Columnist Says Number of International Students at UK Universities Should Be Capped at 10%, Prompts Reactions

united kingdom international students

A statement that the number of international students at elite universities in the United Kingdom should be immediately capped at 10 percent has prompted numerous reactions from Twitter users.

British columnist Allison Pearson, in her article published in The Telegraph, writes that “bright teenagers from middle-class families are no longer in a fair fight for university places.” According to her, international students are being allowed to buy engineering places, math, and science, which are the birthright of the children of the UK.

Many Twitter users have reacted to the statement by saying that capping the number of international students to 10 percent is discriminatory and stating that overseas students pay more than domestic students.

“Weird to put a cap on a successful export. It’s a service industry that can be expanded to meet demand, neither a fixed quantity nor a ‘birthright,’” a user tweeted.

Another Twitter user said that after the UK left the European Union, EU students have been asked to pay three times more than UK students, pointing out that country’s universities prefer more money.

Many others said that UK universities should continue attracting and recruiting international students, as they are essential for the national interest, emphasizing that the latter contribute to the country’s economy, but through international students, British culture and values can also be shared in the world.

Several users considered the statement wrong, recalling that the number of medical places at universities for international students is already capped by the government.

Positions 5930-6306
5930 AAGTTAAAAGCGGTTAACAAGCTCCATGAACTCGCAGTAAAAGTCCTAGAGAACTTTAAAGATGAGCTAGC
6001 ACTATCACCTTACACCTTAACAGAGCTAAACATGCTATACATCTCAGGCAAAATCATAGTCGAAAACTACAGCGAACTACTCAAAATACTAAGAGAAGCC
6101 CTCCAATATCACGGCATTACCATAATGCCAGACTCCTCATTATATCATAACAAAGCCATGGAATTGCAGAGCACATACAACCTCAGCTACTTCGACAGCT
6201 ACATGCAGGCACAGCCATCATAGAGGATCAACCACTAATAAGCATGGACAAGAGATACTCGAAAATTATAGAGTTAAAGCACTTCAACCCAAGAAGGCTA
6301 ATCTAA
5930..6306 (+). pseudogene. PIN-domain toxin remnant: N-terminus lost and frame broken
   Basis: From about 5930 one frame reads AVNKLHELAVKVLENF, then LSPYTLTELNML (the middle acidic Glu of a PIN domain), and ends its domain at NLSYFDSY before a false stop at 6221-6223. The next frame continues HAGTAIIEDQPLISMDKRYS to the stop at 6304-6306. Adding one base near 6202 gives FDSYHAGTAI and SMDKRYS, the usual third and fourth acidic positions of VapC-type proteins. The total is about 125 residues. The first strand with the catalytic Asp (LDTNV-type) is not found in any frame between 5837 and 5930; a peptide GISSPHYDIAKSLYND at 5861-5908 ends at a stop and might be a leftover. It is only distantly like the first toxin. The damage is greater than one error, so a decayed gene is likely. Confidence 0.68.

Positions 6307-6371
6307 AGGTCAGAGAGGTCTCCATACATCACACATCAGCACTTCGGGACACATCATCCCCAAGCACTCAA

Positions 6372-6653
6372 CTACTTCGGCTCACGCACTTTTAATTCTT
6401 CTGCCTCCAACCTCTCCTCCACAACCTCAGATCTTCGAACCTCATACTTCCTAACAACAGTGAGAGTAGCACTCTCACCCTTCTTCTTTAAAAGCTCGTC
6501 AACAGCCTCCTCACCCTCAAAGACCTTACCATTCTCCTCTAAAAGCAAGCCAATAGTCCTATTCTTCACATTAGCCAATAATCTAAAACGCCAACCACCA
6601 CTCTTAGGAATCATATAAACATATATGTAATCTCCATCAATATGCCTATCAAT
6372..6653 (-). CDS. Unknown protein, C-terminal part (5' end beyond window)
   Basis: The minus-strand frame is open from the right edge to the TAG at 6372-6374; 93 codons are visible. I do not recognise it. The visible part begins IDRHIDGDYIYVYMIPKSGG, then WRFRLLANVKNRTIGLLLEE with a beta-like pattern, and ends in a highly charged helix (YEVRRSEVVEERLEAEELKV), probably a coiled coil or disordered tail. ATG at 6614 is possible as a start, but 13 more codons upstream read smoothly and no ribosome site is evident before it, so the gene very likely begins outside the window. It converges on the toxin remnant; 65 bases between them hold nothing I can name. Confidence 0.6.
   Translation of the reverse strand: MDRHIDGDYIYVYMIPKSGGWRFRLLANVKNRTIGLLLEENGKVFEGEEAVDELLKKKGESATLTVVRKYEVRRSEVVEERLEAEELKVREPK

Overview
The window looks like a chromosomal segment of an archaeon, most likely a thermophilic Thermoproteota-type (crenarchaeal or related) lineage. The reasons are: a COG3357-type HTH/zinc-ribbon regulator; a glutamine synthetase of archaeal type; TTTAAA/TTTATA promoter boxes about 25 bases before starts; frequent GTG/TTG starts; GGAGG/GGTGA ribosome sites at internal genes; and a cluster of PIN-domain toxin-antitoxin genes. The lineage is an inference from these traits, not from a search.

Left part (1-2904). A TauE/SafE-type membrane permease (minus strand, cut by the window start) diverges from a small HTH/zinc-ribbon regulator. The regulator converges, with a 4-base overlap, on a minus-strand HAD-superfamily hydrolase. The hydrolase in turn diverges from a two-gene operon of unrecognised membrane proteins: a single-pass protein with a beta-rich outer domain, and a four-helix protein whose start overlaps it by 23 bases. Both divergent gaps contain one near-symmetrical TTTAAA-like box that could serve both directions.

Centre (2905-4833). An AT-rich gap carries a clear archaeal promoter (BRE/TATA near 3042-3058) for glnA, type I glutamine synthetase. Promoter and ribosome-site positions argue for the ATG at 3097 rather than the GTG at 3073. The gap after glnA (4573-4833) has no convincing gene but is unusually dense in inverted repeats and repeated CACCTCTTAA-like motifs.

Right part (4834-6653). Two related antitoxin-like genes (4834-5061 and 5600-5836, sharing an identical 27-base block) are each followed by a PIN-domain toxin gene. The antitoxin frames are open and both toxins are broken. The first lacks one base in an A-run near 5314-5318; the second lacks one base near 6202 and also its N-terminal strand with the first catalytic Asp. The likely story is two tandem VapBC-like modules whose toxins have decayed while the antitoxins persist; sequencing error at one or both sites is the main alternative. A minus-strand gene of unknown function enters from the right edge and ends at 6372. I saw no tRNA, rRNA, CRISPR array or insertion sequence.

“Government-funded Medical Schools in the UK have a limited number of places for international students. Only 5% of all places are open to international students. The cap for international students on medicine has been there for many years,” Tanvir Hussain, professor at the University of Nottingham, tweeted.

According to data, four in ten British students have been rejected by top universities in the country, such as Cambridge and Oxford, and the number of international students has surpassed British school leavers in securing a place in higher education.

Last month, it was reported that a number of teenagers might not be able to gain a place at UK universities because institutions are planning to recruit more international students. Recent DataHE analysis revealed that thousands of students in the UK who have applied to higher education institutions have not managed to gain a place.

This year, according to figures from Universities and Colleges Admissions Service, the number of students at UK universities has dropped by two percent compared to last year. However, there has been an increase from 2019 as 425,830 students have been offered a place at university or college.

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